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CEO Challenges

Global Leadership Forecast 2018

For CEOs, It’s Still About Developing Leaders:

Strategy Is Nothing Without Effective Leaders to Execute

Rebecca L. Ray

More than 1,000 C-level executives worldwide identified the issues they expect to command their attention in the coming year. Of the 28 challenges from which they could choose, their biggest concerns weren’t headline-worthy global issues like political instability, climate change, terrorism, or a global recession. Rather, the top challenges vying for leaders’ action focused on their own leaders. Developing “Next Gen” leaders and failure to attract/retain top talent were rated in the top five by 64 percent and 60 percent of respondents, respectively. Leaders clearly indicated that top talent and effective leaders will be needed to address the myriad current challenges and to position their organization for future success. The Top 10 Challenges are shown below.

For CEOs, It’s Still About Developing Leaders

These findings are consistent with The Conference Board’s 2017 CEO Challenge* study, which asks the same question of global CEOs each year. In 2016 and 2017, these two challenges placed among the top five choices globally. Senior leaders are acutely aware of the importance of focusing on strengthening human—and, specifically, leadership—capital.
 
Of those leaders surveyed in Global Leadership Forecast 2018, only 41 percent believe their organization’s leadership development program to be of high or very high quality, with 35 percent assessing both “leadership assessment” and “leadership performance management programs” to be of high or very high quality. Average program quality translates into moderate confidence in leadership effectiveness. When asked to consider their own effectiveness in the critical leadership skill of identifying and developing future talent, 64 percent of respondents rated themselves highly effective or very highly effective, which leaves 36 percent of leaders (those who are only moderately effective, or even less skilled) to shape the next generation. And with 58 percent never having been mentored, how do we expect that they’ll know how to mentor others?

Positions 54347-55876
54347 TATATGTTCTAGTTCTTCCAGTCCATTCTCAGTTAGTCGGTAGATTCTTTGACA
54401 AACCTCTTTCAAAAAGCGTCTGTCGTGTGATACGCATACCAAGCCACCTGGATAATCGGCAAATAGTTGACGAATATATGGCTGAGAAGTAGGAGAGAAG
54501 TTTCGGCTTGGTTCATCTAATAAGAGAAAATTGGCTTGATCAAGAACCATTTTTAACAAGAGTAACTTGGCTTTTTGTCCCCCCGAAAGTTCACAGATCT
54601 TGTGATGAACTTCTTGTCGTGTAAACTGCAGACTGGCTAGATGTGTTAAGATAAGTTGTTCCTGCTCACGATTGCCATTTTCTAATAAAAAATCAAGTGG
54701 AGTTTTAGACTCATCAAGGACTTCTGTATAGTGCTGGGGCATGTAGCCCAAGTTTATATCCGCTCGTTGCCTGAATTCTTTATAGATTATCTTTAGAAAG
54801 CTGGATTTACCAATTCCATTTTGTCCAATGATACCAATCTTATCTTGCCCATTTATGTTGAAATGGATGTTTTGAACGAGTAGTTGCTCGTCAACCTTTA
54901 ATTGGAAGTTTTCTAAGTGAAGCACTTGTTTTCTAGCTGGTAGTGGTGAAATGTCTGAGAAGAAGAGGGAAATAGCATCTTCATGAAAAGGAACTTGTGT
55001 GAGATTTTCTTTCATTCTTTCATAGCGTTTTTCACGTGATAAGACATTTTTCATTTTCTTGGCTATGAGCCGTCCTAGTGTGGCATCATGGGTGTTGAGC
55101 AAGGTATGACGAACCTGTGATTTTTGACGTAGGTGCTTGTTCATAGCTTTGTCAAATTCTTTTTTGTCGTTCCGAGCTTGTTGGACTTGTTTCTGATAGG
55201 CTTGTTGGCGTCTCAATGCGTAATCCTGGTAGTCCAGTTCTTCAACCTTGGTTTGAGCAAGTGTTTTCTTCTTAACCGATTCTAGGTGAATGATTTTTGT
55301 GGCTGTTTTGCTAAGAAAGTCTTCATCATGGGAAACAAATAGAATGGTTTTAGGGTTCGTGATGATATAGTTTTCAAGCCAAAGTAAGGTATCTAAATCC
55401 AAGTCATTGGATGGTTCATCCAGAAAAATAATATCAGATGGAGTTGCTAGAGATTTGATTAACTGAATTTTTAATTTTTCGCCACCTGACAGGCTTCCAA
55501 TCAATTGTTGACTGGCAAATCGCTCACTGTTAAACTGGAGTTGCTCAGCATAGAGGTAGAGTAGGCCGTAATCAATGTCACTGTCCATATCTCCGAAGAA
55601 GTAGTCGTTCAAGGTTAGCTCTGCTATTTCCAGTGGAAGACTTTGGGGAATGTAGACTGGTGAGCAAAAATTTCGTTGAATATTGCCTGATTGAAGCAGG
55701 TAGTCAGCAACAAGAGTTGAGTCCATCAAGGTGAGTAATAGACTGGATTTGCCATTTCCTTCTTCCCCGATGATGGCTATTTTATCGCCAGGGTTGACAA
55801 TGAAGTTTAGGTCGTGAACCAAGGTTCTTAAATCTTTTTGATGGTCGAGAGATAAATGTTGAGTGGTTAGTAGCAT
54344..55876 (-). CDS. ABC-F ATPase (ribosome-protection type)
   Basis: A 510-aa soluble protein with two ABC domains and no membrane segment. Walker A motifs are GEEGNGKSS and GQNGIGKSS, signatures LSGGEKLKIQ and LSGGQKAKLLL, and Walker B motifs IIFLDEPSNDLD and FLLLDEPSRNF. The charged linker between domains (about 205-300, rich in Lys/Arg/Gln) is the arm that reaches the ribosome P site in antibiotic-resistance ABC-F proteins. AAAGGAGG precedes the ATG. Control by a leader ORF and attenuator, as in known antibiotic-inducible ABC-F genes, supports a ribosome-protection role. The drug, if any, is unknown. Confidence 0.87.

HR Paints a Bleak Picture

More than 2,500 HR professionals told us that identifying and developing future talent is the most critical skill leaders will need in three years. A significant gap exists between the criticality of this leadership skill and leaders’ own assessment of their ability to successfully master it. The net result would be a weakened leadership cadre. Only 35 percent of HR professionals rated their organization’s bench strength—the supply to fill critical leadership positions over the next three years—at any level of strength (slightly strong, strong, or very strong) and, on average, only 43 percent of positions could be filled by an internal candidate immediately. Thirty-seven percent believe their succession management system and processes to be of low or very low effectiveness.

In terms of quality, HR professionals’ assessments of their organization’s leadership development program were lower than the leaders’. Responses do not signal a bright future:
 

  • Thirty-one percent have a weak or nonexistent relationship between annual strategic plans and their own plans to grow leadership talent.
  • Fifty percent do not have well-integrated and strategically aligned leadership development programs or processes.
  • Seventy-eight percent see their leadership career planning/pathing systems as only moderately effective or worse.
  • Sixty-five percent do not believe their leaders have high-quality, effective development plans.
  • Forty-eight percent do not use information from assessments and simulations to make leadership hiring and promotion decisions.
  • Thirty-five percent do not have a program to develop high potentials, and 45 percent of those that do don’t measure the effectiveness of the programs.
  • Seventy-three percent do not exercise negative consequences when leaders fail to develop leaders on their team.
  • Fifty-two percent do not know the up-to-date status of leadership talent capability across the organization.

Mitchell, C., Ray, R.L., & van Ark, B. (2017, January), The Conference Board CEO Challenge® 2017: Leading Through Risk, Disruption and Transformation, New York, The Conference Board, https://www. conference-board.org

Where to Start
  • With all stakeholders, begin with a candid assessment of all leadership development programs and processes at all leader levels.
  • Create a plan to integrate all efforts with the twin goals of supporting leaders’ success now and building a solid pipeline of successful future leaders against the profile your organization will need.
  • Create or update a leadership capability model that is embraced by senior leadership and aligned with the organization’s strategic goals.
  • Ensure that leaders have the skills to identify and develop top talent.
  • Review and enhance other talent management systems to support the creation of a strong cadre of leaders.
How to Excel + Differentiate
  • Systematically monitor progress and gather data to determine the business impact leadership development processes have on advancing the organization’s strategic goals.
  • Articulate the impact in terms of the organization’s ability to execute the strategy and create a plan to address deficiencies.
  • Deepen the strength and quality of your leadership bench.
  • Partner with business leaders and the C-Suite to design, deliver, and assess the effectiveness of all leadership-related actions. Enlist these individuals as coaches, mentors, and champions.
  • Adapt performance management processes to hold leaders accountable for successfully developing their teams, particularly emerging leaders.
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